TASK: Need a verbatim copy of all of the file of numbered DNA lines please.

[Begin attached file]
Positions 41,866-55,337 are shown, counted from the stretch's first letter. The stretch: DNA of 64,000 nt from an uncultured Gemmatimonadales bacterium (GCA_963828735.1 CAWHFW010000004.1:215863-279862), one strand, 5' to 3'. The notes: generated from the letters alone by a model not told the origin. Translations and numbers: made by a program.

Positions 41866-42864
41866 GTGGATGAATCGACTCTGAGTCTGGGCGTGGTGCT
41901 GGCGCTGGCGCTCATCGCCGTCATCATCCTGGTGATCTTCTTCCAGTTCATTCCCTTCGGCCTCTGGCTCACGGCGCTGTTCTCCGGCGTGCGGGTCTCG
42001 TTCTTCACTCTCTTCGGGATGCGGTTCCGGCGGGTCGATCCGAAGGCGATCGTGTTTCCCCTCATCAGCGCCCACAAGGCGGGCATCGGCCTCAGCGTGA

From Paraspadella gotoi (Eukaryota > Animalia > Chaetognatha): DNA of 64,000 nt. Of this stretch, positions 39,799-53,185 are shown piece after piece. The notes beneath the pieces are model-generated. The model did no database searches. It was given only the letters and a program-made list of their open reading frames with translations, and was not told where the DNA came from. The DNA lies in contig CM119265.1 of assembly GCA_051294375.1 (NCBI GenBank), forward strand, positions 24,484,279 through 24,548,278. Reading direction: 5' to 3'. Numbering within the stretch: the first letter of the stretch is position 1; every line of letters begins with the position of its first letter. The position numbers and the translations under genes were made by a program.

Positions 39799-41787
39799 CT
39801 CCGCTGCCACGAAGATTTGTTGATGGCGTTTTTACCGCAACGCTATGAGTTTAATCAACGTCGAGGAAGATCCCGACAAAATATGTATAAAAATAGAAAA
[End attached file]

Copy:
Positions 41,866-55,337 are shown, counted from the stretch's first letter. The stretch: DNA of 64,000 nt from an uncultured Gemmatimonadales bacterium (GCA_963828735.1 CAWHFW010000004.1:215863-279862), one strand, 5' to 3'. The notes: generated from the letters alone by a model not told the origin. Translations and numbers: made by a program.

Positions 41866-42864
41866 GTGGATGAATCGACTCTGAGTCTGGGCGTGGTGCT
41901 GGCGCTGGCGCTCATCGCCGTCATCATCCTGGTGATCTTCTTCCAGTTCATTCCCTTCGGCCTCTGGCTCACGGCGCTGTTCTCCGGCGTGCGGGTCTCG
42001 TTCTTCACTCTCTTCGGGATGCGGTTCCGGCGGGTCGATCCGAAGGCGATCGTGTTTCCCCTCATCAGCGCCCACAAGGCGGGCATCGGCCTCAGCGTGA

From Paraspadella gotoi (Eukaryota > Animalia > Chaetognatha): DNA of 64,000 nt. Of this stretch, positions 39,799-53,185 are shown piece after piece. The notes beneath the pieces are model-generated. The model did no database searches. It was given only the letters and a program-made list of their open reading frames with translations, and was not told where the DNA came from. The DNA lies in contig CM119265.1 of assembly GCA_051294375.1 (NCBI GenBank), forward strand, positions 24,484,279 through 24,548,278. Reading direction: 5' to 3'. Numbering within the stretch: the first letter of the stretch is position 1; every line of letters begins with the position of its first letter. The position numbers and the translations under genes were made by a program.

Positions 39799-41787
39799 CT
39801 CCGCTGCCACGAAGATTTGTTGATGGCGTTTTTACCGCAACGCTATGAGTTTAATCAACGTCGAGGAAGATCCCGACAAAATATGTATAAAAATAGAAAA